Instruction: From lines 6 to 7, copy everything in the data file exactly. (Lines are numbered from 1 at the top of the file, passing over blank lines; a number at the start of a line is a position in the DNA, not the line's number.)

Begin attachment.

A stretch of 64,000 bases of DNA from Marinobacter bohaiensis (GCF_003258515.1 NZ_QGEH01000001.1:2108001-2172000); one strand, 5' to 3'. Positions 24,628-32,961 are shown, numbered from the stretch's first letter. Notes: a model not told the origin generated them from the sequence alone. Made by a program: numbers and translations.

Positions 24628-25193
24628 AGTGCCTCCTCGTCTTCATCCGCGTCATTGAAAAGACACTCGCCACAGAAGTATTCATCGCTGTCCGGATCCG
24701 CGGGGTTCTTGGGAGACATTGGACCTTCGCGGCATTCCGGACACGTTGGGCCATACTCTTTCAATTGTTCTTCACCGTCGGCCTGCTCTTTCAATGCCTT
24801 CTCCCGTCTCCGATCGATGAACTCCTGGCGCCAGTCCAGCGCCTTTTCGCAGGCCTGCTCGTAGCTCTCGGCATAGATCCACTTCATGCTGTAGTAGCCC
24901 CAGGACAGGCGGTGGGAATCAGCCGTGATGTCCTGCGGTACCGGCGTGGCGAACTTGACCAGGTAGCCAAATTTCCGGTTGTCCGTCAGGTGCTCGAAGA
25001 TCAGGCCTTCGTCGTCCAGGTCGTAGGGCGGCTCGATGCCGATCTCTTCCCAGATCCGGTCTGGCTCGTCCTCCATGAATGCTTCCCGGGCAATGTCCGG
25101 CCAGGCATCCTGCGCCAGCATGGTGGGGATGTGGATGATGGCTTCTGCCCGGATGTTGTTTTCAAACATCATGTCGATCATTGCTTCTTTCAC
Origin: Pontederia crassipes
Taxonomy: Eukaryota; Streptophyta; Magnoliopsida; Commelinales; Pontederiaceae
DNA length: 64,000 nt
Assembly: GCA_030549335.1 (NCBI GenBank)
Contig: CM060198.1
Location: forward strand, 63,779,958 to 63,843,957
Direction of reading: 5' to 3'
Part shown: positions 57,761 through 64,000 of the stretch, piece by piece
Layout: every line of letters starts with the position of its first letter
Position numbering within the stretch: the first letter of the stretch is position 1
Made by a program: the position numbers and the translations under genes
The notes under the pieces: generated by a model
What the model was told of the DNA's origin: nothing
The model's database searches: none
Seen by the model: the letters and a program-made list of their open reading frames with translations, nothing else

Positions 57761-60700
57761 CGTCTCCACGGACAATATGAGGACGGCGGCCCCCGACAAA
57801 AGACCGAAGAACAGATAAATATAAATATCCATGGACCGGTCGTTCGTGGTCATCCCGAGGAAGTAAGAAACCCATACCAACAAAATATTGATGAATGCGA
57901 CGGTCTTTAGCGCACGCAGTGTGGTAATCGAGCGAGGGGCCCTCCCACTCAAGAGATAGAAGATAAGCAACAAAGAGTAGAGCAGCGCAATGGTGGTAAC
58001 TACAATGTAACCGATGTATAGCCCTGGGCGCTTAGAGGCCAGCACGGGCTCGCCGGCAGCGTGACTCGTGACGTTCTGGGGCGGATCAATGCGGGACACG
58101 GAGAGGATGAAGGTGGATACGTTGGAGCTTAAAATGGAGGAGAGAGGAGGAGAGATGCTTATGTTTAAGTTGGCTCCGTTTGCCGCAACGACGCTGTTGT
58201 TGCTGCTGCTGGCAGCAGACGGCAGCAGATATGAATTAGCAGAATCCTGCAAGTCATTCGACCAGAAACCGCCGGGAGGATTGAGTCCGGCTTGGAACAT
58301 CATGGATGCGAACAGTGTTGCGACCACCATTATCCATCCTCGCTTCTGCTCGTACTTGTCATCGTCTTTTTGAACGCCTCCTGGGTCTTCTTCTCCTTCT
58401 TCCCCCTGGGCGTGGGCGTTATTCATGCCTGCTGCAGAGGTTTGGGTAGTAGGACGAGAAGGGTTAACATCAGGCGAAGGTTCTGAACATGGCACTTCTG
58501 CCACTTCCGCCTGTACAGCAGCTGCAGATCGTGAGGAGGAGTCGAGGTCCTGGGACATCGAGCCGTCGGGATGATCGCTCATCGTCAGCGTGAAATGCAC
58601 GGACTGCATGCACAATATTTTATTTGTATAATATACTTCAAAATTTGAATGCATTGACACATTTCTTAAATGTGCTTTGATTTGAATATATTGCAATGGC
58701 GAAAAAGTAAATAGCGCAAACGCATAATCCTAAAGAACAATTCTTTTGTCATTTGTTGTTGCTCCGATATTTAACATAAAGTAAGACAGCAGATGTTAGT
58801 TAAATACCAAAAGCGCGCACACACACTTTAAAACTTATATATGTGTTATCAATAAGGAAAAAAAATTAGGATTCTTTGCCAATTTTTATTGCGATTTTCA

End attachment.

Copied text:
24901 CAGGACAGGCGGTGGGAATCAGCCGTGATGTCCTGCGGTACCGGCGTGGCGAACTTGACCAGGTAGCCAAATTTCCGGTTGTCCGTCAGGTGCTCGAAGA
25001 TCAGGCCTTCGTCGTCCAGGTCGTAGGGCGGCTCGATGCCGATCTCTTCCCAGATCCGGTCTGGCTCGTCCTCCATGAATGCTTCCCGGGCAATGTCCGG